The Danish Girl Film Review

January 23, 2016

Plot Summary:
A fictitious love story loosely inspired by the lives of Danish artists Lili Elbe and Gerda Wegener. Lili and Gerda's marriage and work evolve as they navigate Lili's groundbreaking journey as a transgender pioneer. (via IMBD)
 
Review:
Watching films in Yorkshire is a weird thing, I've come to gather. It's not what's playing on the screen, as that's the same in every cinema worldwide, but more of the clientele that visit the screen with you. When I saw Titanic in the cinemas, a man maybe of 20 years shouted "HE'S FUCKING DEAD" as we all saw Jack slip away into the waters. When I saw The Danish Girl, another man, maybe of 60 years, repeatedly uttered "Bloody Hell" every time something that wasn't seen as correct 100 years ago came onto the screen. And yes, that includes a close up of Eddie Redmayne's penis. So as I first start to think of a review of the film, that's what comes to mind. But it shouldn't.
 
The Danish Girl is what I would call a love story, one which has a clear beginning, middle and end. It's a slow burner, with a beautiful setting that makes me want to visit Copenhagen tomorrow. Today even. It's a film that I would describe as made for awards ceremonies and the Academy Award ballot voters. It's truly beautiful, and the acting in it was, in some parts, sublime. But there was just something missing.
 
I don't know what it is, because the memories of it are of a film that I felt proud to have watched, enlightened even, as I saw somebody who obviously was torturing himself in his mind as he had to pretend to be the man he know he wasn't. It had humour, and Eddie Redmayne's style of acting really brought that out, every slight upturn of the lips timed just correctly so that it caused a smile for the viewer as well.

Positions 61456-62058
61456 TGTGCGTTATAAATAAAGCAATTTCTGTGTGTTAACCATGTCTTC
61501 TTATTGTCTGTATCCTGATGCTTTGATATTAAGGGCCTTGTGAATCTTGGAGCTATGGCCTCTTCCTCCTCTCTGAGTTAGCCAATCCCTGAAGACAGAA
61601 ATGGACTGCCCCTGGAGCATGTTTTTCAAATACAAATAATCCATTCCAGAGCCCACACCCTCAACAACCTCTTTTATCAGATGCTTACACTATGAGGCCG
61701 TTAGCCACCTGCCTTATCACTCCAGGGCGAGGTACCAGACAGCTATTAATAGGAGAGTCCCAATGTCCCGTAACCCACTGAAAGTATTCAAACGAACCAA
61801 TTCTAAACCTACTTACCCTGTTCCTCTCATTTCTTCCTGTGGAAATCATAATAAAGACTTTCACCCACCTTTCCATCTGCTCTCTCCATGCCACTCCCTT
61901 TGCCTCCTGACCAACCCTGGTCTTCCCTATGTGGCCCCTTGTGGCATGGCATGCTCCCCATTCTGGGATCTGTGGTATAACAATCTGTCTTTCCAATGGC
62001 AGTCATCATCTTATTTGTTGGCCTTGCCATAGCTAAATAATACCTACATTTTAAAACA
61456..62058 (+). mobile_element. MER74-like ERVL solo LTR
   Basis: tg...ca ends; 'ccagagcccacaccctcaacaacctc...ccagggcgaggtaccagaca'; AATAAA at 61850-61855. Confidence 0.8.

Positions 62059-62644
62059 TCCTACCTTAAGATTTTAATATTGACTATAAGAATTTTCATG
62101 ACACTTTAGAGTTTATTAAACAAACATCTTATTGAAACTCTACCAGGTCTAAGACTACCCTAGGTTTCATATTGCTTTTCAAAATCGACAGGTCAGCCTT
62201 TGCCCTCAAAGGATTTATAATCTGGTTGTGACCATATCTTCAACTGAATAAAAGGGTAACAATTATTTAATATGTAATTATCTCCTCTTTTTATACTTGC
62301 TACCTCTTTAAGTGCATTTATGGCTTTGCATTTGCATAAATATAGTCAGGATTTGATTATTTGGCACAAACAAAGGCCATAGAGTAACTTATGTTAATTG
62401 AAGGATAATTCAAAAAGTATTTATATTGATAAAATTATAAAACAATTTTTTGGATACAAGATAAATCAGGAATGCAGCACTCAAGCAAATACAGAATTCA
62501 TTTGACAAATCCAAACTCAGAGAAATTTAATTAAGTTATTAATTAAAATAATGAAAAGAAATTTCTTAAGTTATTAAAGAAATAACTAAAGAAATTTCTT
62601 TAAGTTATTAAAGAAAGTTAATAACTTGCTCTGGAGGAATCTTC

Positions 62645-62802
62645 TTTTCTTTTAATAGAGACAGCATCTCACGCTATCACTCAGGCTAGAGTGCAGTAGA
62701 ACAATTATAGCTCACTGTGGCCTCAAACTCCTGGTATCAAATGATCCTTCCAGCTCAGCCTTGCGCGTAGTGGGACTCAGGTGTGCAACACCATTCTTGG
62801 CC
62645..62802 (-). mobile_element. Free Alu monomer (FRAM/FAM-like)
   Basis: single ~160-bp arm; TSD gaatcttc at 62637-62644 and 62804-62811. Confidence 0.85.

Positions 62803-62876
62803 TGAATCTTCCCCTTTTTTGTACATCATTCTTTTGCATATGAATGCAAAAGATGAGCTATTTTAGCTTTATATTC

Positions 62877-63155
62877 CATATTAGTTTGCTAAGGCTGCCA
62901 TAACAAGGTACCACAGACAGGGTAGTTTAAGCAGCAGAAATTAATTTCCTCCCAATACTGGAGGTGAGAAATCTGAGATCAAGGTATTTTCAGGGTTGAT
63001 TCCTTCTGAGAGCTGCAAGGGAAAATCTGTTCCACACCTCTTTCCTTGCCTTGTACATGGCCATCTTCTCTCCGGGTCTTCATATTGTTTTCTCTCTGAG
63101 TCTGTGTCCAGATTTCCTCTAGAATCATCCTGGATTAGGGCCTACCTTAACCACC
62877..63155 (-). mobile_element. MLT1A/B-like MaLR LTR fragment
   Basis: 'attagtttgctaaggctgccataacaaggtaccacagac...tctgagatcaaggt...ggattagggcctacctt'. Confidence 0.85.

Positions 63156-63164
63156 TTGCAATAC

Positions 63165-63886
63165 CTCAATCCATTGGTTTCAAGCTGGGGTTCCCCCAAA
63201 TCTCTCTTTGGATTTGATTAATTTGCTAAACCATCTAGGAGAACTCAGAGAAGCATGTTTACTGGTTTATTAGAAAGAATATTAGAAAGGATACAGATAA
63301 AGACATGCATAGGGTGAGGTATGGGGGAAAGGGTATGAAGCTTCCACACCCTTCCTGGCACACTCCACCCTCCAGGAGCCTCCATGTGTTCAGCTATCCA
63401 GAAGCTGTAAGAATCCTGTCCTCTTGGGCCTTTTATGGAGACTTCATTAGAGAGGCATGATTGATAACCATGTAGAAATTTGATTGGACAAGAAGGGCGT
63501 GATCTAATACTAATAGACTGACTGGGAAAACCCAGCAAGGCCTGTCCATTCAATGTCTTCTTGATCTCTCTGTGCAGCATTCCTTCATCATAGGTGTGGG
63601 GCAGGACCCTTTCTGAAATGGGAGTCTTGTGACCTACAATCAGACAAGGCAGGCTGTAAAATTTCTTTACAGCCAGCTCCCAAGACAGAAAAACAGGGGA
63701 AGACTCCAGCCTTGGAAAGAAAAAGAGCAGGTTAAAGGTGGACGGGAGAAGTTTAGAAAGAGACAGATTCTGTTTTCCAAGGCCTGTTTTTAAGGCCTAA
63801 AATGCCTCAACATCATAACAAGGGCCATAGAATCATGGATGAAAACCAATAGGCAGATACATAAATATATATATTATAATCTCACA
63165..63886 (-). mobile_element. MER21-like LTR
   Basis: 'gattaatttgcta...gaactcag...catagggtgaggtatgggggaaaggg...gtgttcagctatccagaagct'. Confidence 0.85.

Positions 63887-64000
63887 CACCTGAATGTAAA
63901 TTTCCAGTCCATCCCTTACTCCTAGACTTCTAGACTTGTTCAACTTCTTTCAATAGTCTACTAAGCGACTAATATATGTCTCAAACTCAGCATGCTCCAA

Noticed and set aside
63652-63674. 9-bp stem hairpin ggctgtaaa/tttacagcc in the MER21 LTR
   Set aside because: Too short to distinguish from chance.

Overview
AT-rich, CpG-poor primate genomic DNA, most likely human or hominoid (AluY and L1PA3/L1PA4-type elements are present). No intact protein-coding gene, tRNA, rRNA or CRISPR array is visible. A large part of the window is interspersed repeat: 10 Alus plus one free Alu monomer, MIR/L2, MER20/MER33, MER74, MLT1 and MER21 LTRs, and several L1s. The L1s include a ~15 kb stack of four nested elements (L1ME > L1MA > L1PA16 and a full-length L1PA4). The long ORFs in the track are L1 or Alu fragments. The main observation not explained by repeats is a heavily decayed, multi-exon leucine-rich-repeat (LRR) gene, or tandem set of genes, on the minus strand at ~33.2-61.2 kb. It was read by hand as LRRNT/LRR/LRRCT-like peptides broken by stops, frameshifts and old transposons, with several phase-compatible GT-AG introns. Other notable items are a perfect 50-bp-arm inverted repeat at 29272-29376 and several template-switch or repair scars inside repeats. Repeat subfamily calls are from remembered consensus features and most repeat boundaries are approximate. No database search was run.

But then at the same time, it was filled with a hell of a lot of clich├ęs. As Einar steps out of the house and goes to a function as Lili for the first time, he/she/a gender neutral pronoun kisses a bloke and GUESS WHAT?! His wife sees. Shock horror. Oh my god. So damn predictable like a high school movie. Lili seems to fit every stereotypical female gesture into the space of five minutes, the careful caressing of ones own face, the shy laugh to a potential date... it screamed of a Disney Channel movie rather than what will probably be an Oscar winning one.
 
Yet the saving grace of the film was Alicia Vikander, who played Einar's wife Gerda. Although from history books we know that Gerda wasn't the person you'd think she was from this movie, she played her part perfectly. You could see the hurt and the happiness in her eyes every step of the way and she deserves that Best Supporting Actress nod, even if she doesn't win it.
 
As a story I enjoyed it. As an experience, it was one I don't believe I'll be participating in again unless it pops up on Amazon Prime. See it for yourself and leave your reviews in the comment box below.
 
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